Marital Woes in Getting Help for Your Teen in Crisis

Marital Woes in Getting Help for Your Teen in Crisis - Anchor Of Promise


They were at it again. Their voices getting louder than before. This time they weren’t so shy in hiding their feelings.

Differing opinions on how to treat their teen in crisis is fairly common for many parents. It starts out with differing views on counselors, to different avenues of treatment, and finally figuring out how to pay for everything. Maybe your opinion has to do with one of you wanting help and your spouse not wanting help. It is a constant battle for many moms and dads.

Let’s get real. It’s hard to make wise and healthy decisions for your teen when you and your spouse don’t agree with each other. This can wreak havoc, not just for the parents but for the teen as well.

I don’t believe that any mom or dad intentionally wants to bring in more pain to the present crisis. In fact, they want the opposite. Parents would agree that they never would have dreamt or imagined themselves walking the journey of their teen in crisis.

But the fact is, it can happen. This is something that is not discussed while the children are young, mainly because most parents assume they would not be in this position.

I never thought I would have gone through my own trials as a parent with a teen in crisis. If so, myself and many others would have planned for it and been prepared. But that is not real life.

We don’t know the mindset, the emotions, the hurt and pain in our teens. When there is marital strife over these problems, it only adds to a teen’s crisis, not improves it.

So, what do parents do when they can’t seem to come to a resolution?

1. Find someone you both trust and Biblically sound in getting the help you need. They can point you both in a direction that is healthy and beneficial for all that is involved.

2. You may think your idea is better than your spouse’s. But your teen may not like either one of your choices. Find a compromise in where you can meet in the middle. Down the line, it may be your teen who makes the final decision of what is best for them which could mean positive or negative.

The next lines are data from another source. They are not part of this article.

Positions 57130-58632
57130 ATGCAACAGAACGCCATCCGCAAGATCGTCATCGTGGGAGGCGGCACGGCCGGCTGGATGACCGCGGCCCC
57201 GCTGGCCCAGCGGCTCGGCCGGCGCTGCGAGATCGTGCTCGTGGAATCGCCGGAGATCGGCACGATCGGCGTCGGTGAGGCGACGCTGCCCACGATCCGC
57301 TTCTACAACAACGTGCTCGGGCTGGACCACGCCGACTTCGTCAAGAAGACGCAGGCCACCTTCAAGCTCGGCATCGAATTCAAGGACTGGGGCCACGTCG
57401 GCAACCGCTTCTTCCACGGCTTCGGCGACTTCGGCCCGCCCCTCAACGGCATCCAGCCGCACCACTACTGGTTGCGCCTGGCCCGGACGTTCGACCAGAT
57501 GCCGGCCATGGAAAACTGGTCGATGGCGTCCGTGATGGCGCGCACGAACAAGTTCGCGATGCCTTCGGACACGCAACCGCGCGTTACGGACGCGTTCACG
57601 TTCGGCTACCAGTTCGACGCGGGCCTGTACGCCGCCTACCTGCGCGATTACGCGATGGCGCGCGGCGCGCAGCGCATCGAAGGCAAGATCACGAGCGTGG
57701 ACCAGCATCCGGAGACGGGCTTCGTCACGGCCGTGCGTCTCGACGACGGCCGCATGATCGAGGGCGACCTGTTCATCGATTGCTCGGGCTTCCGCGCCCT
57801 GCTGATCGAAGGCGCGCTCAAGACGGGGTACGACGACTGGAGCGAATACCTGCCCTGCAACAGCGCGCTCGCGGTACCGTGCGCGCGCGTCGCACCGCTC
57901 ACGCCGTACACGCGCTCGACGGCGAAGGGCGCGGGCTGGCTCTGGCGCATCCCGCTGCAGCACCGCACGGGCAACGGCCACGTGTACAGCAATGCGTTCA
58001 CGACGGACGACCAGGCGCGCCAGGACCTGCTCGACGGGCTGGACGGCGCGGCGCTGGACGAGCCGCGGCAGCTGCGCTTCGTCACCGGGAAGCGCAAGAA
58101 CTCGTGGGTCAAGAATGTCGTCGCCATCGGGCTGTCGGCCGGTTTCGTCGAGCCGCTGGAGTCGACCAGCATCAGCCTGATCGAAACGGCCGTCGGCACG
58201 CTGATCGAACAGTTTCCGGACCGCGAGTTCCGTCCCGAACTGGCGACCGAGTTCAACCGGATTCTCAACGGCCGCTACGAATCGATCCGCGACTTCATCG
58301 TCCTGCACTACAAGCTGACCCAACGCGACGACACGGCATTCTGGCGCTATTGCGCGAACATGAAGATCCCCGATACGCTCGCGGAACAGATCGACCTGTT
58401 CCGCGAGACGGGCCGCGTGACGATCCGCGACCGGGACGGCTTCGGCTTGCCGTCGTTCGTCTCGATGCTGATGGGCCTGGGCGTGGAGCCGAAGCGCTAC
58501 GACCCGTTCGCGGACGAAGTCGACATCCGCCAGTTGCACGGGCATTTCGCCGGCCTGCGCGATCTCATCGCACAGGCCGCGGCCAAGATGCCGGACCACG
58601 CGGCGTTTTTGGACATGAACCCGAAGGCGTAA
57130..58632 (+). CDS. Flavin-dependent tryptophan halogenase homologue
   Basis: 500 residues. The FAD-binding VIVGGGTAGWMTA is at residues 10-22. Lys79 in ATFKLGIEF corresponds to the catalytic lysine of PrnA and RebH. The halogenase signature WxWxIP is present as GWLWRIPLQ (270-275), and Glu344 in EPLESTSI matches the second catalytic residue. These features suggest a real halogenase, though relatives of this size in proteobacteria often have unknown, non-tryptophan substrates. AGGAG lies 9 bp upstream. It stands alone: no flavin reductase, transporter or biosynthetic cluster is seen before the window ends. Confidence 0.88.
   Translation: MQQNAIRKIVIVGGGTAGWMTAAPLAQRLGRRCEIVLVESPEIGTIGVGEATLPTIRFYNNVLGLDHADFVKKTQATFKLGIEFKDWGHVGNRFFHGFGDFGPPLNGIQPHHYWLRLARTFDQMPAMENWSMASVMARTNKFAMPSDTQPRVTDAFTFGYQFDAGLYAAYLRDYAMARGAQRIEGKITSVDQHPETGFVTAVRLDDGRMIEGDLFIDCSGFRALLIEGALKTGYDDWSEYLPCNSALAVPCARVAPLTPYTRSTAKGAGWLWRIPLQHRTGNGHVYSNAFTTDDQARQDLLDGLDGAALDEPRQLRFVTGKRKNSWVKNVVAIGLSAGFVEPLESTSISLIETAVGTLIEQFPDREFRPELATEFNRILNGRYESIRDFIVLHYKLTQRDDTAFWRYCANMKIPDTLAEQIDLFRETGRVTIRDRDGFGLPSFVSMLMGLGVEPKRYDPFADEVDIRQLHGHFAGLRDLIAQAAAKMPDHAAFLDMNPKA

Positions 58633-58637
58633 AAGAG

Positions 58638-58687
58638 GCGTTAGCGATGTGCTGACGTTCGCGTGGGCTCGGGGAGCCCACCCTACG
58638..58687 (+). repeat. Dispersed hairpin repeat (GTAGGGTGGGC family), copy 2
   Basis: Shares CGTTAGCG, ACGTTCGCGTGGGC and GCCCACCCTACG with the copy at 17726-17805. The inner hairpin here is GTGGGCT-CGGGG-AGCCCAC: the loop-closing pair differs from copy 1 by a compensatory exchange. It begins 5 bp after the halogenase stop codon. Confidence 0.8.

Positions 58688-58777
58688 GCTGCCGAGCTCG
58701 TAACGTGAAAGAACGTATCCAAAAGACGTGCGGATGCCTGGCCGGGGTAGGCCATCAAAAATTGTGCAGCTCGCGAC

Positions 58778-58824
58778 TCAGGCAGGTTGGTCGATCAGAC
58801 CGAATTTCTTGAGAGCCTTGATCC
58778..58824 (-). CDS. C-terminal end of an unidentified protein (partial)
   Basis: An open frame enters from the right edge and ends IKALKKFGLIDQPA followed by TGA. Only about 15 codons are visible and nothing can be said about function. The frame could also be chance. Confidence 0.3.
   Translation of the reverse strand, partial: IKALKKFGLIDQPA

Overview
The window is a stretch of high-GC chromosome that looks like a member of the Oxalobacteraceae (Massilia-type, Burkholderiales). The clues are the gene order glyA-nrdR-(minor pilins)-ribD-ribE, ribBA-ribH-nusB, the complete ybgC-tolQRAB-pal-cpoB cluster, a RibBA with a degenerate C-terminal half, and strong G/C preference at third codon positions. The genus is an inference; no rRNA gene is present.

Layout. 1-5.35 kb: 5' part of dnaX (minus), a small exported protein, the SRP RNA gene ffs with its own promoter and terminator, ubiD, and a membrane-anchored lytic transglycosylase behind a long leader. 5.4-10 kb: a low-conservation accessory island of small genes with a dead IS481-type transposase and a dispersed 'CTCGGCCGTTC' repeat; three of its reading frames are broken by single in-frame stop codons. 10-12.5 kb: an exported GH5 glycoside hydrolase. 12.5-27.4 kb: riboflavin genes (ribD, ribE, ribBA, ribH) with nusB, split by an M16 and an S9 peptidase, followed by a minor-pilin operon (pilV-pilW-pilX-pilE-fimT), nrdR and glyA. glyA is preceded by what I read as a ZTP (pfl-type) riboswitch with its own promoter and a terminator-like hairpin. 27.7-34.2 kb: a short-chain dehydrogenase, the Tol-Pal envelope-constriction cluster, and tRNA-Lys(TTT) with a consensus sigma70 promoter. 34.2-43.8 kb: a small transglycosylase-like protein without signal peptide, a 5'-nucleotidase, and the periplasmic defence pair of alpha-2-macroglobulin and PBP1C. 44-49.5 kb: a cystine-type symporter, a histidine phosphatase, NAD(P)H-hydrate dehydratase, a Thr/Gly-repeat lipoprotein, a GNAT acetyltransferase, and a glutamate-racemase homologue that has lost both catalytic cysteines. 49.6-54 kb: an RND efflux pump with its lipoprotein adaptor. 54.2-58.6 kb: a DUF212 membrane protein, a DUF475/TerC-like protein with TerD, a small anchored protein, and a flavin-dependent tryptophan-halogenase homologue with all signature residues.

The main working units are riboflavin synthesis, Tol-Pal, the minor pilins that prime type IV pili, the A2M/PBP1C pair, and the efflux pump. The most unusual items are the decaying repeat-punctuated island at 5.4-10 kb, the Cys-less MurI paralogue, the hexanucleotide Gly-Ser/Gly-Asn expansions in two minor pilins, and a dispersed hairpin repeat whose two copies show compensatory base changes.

3. Don’t be stuck in a corner. There are so many more options today that will bring both of you to an agreement with little struggle in making wise choices.

4. Pray Together! God is the one who will lead the way if you let Him. But if you are too busy disagreeing with each other, nothing will be resolved and God can’t guide you.

5. Be open – sometimes our expectations of a program, a counseling center, or parenting decision may not provide you with your answers. So you will have to go back to revising your plan as to what will best fit your teen, not necessarily what best fits you.

6. Do your research together – compare notes as to what you have learned about programs, counseling centers, etc…so that when you make a decision, it will be jointly. When a teen sees that the parents are not together on their decisions, they will use it to their advantage. Be as a unit, standing strong in getting your teen help.

7. Lay the pride outside. Your goal is for your teen to get help, not whose choice or decision is better. Time is of the essence. If you don’t help your teen, they will worsen as time goes on. This may require of you getting parenting help. Humble yourself and your attitude. Your teen is more important than who’s right.

8. Read and study God’s Word – many wise choices and guidance comes from His Word, even regarding counsel. It will empower you and lead your family.

9. Connect with your Youth Leader or Pastor. They have many good resources that can direct you to key people or resources.

10. Remember – your teen is God’s child too. He gave you the responsibility to raise and care for them. That means you are accountable to their well-being. Listen to His voice, adhere to His wisdom and allow yourself room for correction when needed.



Image Courtesy of David Castillo Dominici

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